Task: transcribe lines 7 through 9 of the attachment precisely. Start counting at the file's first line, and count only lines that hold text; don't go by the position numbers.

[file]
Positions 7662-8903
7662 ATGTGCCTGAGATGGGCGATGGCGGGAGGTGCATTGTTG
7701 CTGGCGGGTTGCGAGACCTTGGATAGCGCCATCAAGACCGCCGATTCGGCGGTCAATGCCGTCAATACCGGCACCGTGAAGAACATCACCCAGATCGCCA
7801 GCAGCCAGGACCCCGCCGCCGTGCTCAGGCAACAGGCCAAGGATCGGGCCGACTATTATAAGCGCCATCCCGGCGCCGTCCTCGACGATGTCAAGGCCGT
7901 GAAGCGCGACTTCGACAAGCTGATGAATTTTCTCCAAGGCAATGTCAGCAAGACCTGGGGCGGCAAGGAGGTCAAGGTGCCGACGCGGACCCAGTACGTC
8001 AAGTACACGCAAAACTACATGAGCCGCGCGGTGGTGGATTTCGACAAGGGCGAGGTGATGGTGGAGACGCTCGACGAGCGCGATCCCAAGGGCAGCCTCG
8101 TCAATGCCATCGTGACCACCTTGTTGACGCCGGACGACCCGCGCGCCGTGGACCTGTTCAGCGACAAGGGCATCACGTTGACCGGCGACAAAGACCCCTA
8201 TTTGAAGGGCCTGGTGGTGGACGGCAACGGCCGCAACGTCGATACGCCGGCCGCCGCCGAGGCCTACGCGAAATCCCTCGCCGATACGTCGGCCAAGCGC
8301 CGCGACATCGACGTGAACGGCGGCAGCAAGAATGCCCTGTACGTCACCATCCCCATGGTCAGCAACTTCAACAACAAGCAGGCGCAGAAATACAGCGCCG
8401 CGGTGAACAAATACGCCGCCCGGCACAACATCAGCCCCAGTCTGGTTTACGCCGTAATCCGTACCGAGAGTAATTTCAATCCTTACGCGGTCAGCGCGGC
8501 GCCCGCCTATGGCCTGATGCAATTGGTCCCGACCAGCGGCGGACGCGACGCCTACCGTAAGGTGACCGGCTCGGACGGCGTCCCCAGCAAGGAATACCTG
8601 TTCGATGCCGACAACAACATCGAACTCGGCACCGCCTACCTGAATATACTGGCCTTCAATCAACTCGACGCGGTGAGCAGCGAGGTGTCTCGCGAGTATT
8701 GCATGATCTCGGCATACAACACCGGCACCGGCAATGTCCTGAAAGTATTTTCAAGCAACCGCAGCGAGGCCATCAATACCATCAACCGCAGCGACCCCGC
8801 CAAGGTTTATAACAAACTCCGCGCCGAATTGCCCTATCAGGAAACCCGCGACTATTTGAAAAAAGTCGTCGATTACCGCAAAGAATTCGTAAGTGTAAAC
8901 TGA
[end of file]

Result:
8101 TCAATGCCATCGTGACCACCTTGTTGACGCCGGACGACCCGCGCGCCGTGGACCTGTTCAGCGACAAGGGCATCACGTTGACCGGCGACAAAGACCCCTA
8201 TTTGAAGGGCCTGGTGGTGGACGGCAACGGCCGCAACGTCGATACGCCGGCCGCCGCCGAGGCCTACGCGAAATCCCTCGCCGATACGTCGGCCAAGCGC
8301 CGCGACATCGACGTGAACGGCGGCAGCAAGAATGCCCTGTACGTCACCATCCCCATGGTCAGCAACTTCAACAACAAGCAGGCGCAGAAATACAGCGCCG